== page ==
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Bioware is lost for the RPG community

Discussion in 'Playground' started by Merlanni, Dec 19, 2010.

?

Is Bioware lost for the RPG community

  1. Yes, be happy with shooting/action games (ports)

    30 vote(s)
    62.5%
  2. Might be, they balance the border nicely

    12 vote(s)
    25.0%
  3. No, they still make good RPG's we expect to much

    6 vote(s)
    12.5%
  1. Shoshino

    Shoshino Irritant Veteran

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    really? If you think about BG2 the only reason you cant charge head first to the end is because your character isnt strong enough to do it, you have to proceed around multiple often repetitive side quests inorder to raise your level so that you have a chance of taking on the big bad guy. there was only one path to the actual end, you had to presue others to be able to complete the main quest. DOA is alot better.

    the main quest isnt that detailed, if you import a level 20 character and simply follow the main quest how long would it seriously take you? it is prolonged by things like "go to this tunnel, cut a swath through behloders and retrieve an eye stalk... now go to this tunnel and cut a swath through illithids and retrieve blood" it is made longer simply by the time it takes to do things, not by the intricacies of the quest itself.

    I dont think role play means having the freedom to do anything and everything after all.... a franch maid is a french maid... a teacher is a teacher ;)
     
    Last edited: Dec 28, 2010
  2. Marceror

    Marceror Chaos Shall Be Sown In Their Footsteps Adored Veteran Pillars of Eternity SP Immortalizer (for helping immortalize Sorcerer's Place in the game!) Torment: Tides of Numenera SP Immortalizer (for helping immortalize Sorcerer's Place in the game!) BoM XenForo Migration Contributor [2015] (for helping support the migration to new forum software!)

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    Yes, really. I mean, the game isn't simply a matter of Chateau Irenicus, Choose a side (Shadow Thieves/Bodhi), go to Spellhold, Sanguin, Underdark, Confront Bodhi, Suldanessalar, Hell. Yeah, that's the basic structure and the primary straight line in the game, but if that's all we had there's no way this game would be as popular as it is. The game gives us a whole world to explore, primarily during chapters 2, 3 and 6, and these many, many possibilities allow the game to playout as a series of many lines and possibilities rather than just a 1, 2, 3, 4, 5 straight-line approach.

    I have never viewed this as a shortcoming or a weakness of the game. I think it's great that you not only have an opportunity to explore, but you are given a good reason to do it in lieu of directly moving the plot forward the whole time. This allows the plot to be relatively simple, which isn't a bad thing, while letting the player wander a bit to see what he/she finds. The fact that there are some Fed Ex quests thrown in isn't any sort of significant deterrant for me.

    As for Dragon Age Origins, I love that game don't get me wrong, but for me it doesn't have quite the same magic as Baldur's Gate 2. DA is a not too distant second, but BG2 is my favorite CRPG.
     
  3. Caradhras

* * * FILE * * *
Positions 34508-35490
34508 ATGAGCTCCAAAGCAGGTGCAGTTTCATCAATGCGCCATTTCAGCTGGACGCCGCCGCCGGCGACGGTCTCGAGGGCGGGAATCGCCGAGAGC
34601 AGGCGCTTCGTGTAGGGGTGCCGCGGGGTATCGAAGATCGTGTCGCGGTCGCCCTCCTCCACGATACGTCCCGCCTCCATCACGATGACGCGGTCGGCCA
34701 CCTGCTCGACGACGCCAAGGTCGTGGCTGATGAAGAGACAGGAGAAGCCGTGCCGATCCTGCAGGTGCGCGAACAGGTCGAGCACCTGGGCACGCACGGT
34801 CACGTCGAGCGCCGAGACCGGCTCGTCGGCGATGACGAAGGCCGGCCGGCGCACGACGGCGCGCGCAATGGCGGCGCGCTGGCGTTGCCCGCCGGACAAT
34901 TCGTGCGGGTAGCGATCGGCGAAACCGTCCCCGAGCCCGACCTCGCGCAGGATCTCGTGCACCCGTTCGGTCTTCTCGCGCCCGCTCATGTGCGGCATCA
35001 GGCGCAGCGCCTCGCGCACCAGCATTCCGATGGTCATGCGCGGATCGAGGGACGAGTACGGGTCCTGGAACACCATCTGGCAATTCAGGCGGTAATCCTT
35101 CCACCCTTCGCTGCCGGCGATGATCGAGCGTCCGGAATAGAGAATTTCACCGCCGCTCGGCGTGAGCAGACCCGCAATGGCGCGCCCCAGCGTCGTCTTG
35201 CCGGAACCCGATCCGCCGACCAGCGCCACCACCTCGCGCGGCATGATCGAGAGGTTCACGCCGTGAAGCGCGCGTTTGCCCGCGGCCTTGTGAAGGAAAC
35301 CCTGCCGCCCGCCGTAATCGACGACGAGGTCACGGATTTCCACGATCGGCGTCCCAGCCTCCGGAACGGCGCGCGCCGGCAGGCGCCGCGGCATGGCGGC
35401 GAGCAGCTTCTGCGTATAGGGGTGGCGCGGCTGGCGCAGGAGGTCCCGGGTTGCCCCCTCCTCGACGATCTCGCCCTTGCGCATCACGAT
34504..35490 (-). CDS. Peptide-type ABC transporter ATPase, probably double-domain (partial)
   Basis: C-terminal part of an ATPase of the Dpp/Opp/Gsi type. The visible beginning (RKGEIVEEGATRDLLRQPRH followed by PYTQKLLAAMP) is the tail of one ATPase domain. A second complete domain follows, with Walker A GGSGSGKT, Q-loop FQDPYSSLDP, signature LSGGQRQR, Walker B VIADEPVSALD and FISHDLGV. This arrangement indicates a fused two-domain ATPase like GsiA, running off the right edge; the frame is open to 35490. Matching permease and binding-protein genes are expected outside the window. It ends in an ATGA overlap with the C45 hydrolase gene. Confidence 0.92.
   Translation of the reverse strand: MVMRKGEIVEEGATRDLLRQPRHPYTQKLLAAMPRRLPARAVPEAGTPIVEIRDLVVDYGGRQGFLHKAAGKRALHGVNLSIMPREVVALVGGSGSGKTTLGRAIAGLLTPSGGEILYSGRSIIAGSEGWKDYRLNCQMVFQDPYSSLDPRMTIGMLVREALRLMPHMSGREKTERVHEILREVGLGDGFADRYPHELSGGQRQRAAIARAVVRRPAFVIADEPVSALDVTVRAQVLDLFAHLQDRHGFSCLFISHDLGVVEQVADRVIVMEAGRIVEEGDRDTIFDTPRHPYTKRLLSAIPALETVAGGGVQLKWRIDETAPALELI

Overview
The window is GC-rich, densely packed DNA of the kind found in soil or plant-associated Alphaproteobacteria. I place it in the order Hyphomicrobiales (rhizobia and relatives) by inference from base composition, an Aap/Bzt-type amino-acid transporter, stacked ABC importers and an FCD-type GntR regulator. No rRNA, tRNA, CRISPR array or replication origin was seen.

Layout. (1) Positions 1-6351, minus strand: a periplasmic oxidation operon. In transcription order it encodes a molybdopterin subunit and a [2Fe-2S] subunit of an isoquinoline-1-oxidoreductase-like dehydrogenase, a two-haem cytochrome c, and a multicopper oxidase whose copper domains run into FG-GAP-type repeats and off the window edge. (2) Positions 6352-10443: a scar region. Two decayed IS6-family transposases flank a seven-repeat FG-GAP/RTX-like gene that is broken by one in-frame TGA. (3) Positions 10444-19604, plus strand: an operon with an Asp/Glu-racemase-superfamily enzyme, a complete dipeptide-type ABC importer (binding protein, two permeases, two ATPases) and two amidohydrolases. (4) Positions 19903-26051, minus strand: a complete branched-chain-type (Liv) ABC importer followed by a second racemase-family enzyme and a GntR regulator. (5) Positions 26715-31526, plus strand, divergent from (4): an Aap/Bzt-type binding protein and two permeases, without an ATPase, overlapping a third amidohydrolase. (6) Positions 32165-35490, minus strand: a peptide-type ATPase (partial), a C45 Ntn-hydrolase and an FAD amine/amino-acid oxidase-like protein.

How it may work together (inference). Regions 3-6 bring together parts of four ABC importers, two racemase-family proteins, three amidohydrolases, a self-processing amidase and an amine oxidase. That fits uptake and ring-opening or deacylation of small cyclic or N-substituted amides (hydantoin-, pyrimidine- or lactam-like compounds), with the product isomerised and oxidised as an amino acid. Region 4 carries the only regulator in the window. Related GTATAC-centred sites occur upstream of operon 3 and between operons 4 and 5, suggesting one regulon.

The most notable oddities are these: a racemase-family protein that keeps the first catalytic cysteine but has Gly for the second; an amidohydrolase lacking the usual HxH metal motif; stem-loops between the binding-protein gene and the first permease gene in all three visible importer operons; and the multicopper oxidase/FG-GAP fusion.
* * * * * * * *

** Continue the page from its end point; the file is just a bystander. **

Caradhras I may be bad... but I feel gooood! Veteran

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    Reading my previous post again I think it sounds a bit aggressive. Sorry about that.

    I don't know where you found that maxim. I really disagree with that assumption. The opposite could be claimed.

    Storytelling is not about showing, the following quote is taken from “On Fairy-Stories” by Tolkien:

    No offense but I trained as a teacher and your maxim isn't necessarily valid either as far as teaching is concerned.
     
  4. Shoshino

    Shoshino Irritant Veteran

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    I agree, I never saw it as a weakness, but alot of people will go through the game without ever, truly completing it, is it wrong of a game to give a player the course to do everything that the game has to offer, ME2 for example helps a player to find everything
     
  5. Marceror

    Marceror Chaos Shall Be Sown In Their Footsteps Adored Veteran Pillars of Eternity SP Immortalizer (for helping immortalize Sorcerer's Place in the game!) Torment: Tides of Numenera SP Immortalizer (for helping immortalize Sorcerer's Place in the game!) BoM XenForo Migration Contributor [2015] (for helping support the migration to new forum software!)

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    Wrong? Certainly not. There really isn't a right vs. wrong here. If the game's formula works, and captures the players and causes them to love the game, then that's what's important. It doesn't really matter how you get there, I suppose. However, the BG2 formula has worked better for me than any other CRPG I've played.

    You will see nearly everything in DA, though there are a good handful of small quests that are optional, and that works well for that game. With the added downloadable content you get a little more freedom with some of your quests, albeit for an additional financial investment.

    It's interesting that you mention Mass Effect 2, as that played out in a highly non-linear fashion. There were tons of quests that you could easily ignore. There was an entire galaxy to explore, which could largely be done in the order you chose. So I view ME2 to be closer to BG2 in regards to it being a game that gives the player a lot of freedom on how and what to explore. Not surprisingly, this is something that I appreciate about Mass Effect 2.